3 min read

Last month, The EU Copyright directive had been put on hold since the European Council (with representatives from all the member states) couldn’t establish a level ground for Article 13. 11 member nations voted against the law causing the final “trilogue” meeting (at which the law was supposed to be finalized) to be called off. According to the member states, Article 13 is ‘insufficiently protective of users’ rights.’

While most of the state governments remained in favor of Article 13, there was a certain disagreement about the details of this law. France and Germany couldn’t agree on which internet platforms should install upload filters to censor their users’ posts. The disagreement has been resolved, and the process of enacting the law is back in motion. This time- making the law even worse, says the EEF. This is because, after a lot of back and forth, Germany and France have come to an agreement that will possibly affect tons of smaller sites as well as the larger ones, with hardly any protection to sites that host user-generated content.

Julia Reeda, a German politician and Member of the European Parliament, uploaded the Franco-German deal [PDF], that was leaked today and which shows that Upload filters must be installed by everyone except those services which fit all three of the following “extremely narrow criteria”:

  1. Available to the public for less than 3 years
  2. Annual turnover below €10 million
  3. Fewer than 5 million unique monthly visitors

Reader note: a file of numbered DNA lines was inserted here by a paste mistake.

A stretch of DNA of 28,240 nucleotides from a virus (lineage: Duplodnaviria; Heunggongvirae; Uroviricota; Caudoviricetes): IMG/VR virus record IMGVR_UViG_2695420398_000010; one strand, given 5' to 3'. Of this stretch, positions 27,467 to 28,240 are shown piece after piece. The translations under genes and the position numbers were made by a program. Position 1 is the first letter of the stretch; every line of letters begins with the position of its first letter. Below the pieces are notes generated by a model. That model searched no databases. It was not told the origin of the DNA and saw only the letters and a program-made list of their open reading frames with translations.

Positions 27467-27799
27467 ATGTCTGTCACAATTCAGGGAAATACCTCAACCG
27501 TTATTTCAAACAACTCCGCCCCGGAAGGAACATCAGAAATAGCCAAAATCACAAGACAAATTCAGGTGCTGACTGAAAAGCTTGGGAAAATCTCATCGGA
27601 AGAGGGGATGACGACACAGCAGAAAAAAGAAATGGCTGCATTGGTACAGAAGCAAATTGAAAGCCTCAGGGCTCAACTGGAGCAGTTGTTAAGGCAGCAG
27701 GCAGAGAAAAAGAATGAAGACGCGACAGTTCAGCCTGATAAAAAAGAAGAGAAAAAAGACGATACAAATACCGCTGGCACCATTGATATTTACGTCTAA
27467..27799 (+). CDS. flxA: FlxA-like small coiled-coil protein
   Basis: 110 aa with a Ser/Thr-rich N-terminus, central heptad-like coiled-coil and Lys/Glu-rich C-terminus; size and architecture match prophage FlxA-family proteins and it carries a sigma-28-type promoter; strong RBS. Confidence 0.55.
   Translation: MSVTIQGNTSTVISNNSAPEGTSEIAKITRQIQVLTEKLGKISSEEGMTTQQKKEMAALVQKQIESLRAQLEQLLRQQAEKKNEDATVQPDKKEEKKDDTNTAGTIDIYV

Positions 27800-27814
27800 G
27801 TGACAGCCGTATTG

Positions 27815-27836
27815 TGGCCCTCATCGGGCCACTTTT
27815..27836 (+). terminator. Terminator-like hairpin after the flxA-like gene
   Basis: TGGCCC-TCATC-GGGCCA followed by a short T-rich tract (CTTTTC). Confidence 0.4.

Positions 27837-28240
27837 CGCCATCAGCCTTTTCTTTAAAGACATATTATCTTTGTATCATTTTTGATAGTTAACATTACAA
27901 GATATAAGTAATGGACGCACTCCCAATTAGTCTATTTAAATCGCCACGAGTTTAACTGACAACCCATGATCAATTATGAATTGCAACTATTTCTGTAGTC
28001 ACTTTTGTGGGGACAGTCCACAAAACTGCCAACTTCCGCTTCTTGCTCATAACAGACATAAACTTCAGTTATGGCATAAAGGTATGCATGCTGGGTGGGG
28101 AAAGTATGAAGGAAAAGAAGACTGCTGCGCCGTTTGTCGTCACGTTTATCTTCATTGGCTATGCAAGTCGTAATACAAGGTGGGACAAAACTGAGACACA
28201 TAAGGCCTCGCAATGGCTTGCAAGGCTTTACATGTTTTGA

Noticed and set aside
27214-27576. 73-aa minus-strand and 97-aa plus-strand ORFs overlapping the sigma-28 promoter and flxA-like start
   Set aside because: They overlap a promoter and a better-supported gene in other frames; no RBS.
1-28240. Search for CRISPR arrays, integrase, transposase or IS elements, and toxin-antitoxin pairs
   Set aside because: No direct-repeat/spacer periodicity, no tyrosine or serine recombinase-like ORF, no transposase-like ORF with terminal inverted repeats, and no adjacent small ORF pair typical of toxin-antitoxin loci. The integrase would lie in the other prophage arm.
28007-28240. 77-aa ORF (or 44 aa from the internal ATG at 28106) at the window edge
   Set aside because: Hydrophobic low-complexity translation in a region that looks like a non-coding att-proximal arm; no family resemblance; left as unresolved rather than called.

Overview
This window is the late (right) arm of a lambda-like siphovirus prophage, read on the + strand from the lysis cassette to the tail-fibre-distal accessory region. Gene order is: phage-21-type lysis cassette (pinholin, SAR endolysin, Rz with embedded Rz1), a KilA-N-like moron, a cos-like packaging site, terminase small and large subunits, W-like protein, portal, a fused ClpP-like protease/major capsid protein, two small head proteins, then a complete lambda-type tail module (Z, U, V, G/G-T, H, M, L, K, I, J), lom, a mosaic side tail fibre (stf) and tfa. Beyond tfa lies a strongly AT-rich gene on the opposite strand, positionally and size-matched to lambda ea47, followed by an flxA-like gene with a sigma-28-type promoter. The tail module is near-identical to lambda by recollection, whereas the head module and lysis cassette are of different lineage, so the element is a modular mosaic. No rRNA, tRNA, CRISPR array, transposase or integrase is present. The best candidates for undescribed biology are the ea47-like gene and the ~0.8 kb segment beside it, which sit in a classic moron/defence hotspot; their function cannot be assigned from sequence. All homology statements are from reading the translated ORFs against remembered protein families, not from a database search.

BoingBoing.net summarises the above saying, every single online platform where the public can communicate and that has been in operation for three years or more must immediately buy filters. The size of the company does not matter. Once a platform makes €5,000,000 in a year, it will be obligated to implement “copyright filters as well. And finally, every site must demonstrate that it has taken ‘best efforts’ to license anything that their users might conceivably upload. This means that any time a rightsholder offers the site a license for content that their users might use, they are obliged to buy it from them, at whatever price they name.

The next step for this draft is that the national negotiators for EU member states approve the deal, and then a final vote in the European Parliament. If the law is finalised, there would be an enormous investment of money needed. Copyright filters will cost hundreds of millions of euros to develop and maintain. Besides the monetary aspect, the law may also block legitimate speech that probably uses copyrighted works to get a point across and is incorrectly identified as containing copyrighted works. The petition opposing this law is now the largest petition in European history.

You can head over to Techdirt for more insights on this news.

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